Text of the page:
Lots of people who are looking at going to Marrakech will consider staying in a riad. A riad isn’t a standard hotel though, or a normal holiday villa. So what is a riad? A riad is a traditional Moroccan palace comprising a grand set of living quarters around a central courtyard, which gives the building its name (‘riad’ is taken from the Arabian term for ‘garden’). There are two reasons for the inward-focused layout: to give the family privacy and to protect them from the Moroccan weather. The central garden benefits from the shade of the surrounding walls, keeping the occupants cool in the extreme heat during the day. Riads have very distinctive decorative styles. The focus is on function, with lots of tiles to keep the house cool, but these are often decorated with painted Arabic script from the Qu’ran. Common elements of the garden include citrus trees and fountains to create a sense of calm. Moroccans are very houseproud, and there is a strong focus on making a house feel homely, warm and inviting. Marrakech in particular has seen a surge in popularity of riads as holiday accommodation as tourists become more interested in an authentic Moroccan experience, with renovations of old riads taking place all over the city. Some of the riads in Marrakech still operate as normal riads, whereas others have become boutique hotels or restaurants. One of the main things to note about a riad is that there is a sense that the thick medluk walls, made from sand, lime and egg white, are there to create a definite separation between the home and the hustle and bustle of the medina, or the old town. In a truly Islamic architectural style, the relatively bland exterior is juxtaposed with a vibrant, intricate interior, which carries through to the elegant, tile-adorned atrium. The repetition of the decorative tiles is actually a way to represent God according to Islamic mythology, showing the fact that God is infinite. While a riad may not look particularly special from the outside, it is the fine, architectural dream of the inside that makes it a magical Moroccan encounter. While running water is not included as standard in a traditional riad, with the surge of riad-seeking tourists flocking to Morocco, riads are now being found with more and more luxuries, such as plunge pools, spas and beautiful rooftop gardens. This doesn’t detract from the sense that these are genuinely Moroccan establishments, though; merely that they are adapting to provide a more comfortable experience for those wanting something with more character than a chain hotel. A riad is a great way to see Morocco and to get acquainted with its gorgeous architecture on a more personal level, and you’ll find yourself charmed by the calm atmosphere amidst the amazing setting of the building and courtyard itself.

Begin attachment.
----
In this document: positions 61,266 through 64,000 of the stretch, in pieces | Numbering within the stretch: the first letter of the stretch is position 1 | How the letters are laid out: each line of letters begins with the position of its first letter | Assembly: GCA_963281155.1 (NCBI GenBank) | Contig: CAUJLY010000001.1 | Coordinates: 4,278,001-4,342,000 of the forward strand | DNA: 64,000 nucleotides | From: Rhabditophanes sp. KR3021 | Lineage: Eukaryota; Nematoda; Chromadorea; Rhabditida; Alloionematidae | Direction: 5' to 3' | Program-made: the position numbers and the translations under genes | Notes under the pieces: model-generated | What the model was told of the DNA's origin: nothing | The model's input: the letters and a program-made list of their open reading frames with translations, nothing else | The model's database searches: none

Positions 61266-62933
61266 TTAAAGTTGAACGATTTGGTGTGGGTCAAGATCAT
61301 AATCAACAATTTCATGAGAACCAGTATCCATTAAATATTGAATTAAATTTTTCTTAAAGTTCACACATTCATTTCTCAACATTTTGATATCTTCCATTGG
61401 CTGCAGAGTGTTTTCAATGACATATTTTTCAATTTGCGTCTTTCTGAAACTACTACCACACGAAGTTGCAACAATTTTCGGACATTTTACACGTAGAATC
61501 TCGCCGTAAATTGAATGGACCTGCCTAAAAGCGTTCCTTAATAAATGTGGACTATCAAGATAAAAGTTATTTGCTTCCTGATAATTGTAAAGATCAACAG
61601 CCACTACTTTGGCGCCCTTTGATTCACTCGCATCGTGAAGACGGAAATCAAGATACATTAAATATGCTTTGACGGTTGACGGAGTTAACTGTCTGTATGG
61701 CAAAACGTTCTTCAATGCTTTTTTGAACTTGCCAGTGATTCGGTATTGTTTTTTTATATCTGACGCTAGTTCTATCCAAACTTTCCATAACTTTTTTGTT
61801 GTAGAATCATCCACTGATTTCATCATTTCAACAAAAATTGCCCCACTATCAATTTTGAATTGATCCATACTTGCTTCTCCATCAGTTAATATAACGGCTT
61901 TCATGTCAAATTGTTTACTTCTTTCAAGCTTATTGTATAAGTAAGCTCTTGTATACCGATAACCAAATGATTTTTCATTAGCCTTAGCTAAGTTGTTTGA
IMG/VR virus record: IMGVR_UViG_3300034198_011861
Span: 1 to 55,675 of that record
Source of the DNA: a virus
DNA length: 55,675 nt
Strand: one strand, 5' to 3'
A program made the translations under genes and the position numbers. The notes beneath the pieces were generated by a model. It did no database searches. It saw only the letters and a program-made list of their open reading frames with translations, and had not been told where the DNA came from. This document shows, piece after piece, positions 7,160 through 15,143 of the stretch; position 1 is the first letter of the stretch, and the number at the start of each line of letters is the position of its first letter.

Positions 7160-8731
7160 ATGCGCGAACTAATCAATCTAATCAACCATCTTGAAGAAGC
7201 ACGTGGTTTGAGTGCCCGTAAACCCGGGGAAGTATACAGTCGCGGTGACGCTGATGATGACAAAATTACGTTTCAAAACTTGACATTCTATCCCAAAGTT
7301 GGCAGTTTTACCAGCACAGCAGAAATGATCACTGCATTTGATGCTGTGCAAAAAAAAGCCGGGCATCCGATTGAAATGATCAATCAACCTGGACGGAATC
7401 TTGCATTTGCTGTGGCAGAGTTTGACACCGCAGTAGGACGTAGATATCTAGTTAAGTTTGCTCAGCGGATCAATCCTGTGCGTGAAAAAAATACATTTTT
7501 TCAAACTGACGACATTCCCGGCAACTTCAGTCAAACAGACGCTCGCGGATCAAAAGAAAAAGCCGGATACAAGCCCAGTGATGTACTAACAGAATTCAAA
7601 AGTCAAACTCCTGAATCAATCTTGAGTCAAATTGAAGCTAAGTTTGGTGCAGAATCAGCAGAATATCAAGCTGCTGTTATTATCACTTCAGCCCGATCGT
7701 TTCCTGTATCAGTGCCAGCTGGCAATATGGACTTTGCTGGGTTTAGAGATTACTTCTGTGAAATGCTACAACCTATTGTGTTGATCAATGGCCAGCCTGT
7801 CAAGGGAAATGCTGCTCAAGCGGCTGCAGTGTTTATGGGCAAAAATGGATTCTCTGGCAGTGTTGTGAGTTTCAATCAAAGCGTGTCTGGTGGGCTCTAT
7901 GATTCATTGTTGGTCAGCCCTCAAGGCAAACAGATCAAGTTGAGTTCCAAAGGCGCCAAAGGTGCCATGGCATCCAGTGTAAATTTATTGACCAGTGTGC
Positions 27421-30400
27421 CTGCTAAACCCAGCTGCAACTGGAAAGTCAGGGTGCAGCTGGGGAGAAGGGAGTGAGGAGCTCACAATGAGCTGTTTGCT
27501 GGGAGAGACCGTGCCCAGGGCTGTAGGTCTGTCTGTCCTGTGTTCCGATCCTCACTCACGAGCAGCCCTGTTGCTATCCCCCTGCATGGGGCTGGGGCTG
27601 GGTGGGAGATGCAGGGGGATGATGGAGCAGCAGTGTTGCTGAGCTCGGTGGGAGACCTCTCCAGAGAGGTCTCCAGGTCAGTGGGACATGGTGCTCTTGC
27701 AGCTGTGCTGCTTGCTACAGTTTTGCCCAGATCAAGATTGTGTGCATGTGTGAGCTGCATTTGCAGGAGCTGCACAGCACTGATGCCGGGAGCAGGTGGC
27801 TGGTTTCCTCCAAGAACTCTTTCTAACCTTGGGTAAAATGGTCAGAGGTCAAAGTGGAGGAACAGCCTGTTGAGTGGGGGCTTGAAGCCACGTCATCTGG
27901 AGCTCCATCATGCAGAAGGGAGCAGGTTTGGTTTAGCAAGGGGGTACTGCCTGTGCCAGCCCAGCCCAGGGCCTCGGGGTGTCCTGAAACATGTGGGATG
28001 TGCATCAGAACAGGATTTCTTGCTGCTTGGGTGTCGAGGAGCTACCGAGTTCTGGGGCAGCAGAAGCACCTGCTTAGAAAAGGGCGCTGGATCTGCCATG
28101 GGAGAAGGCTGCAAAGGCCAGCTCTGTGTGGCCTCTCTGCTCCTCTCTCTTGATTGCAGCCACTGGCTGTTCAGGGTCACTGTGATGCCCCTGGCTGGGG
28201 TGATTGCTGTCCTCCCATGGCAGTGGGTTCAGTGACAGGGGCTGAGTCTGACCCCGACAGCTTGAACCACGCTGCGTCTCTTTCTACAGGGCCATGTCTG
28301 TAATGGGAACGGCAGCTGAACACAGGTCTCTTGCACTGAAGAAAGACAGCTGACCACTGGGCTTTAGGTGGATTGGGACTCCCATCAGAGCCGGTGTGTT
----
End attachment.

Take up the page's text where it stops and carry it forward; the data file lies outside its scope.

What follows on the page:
Emma Lawson is a keen travel enthusiast who writes about a range of travel-related topics, from holidaymakers' favourite resorts to attractions off the beaten track.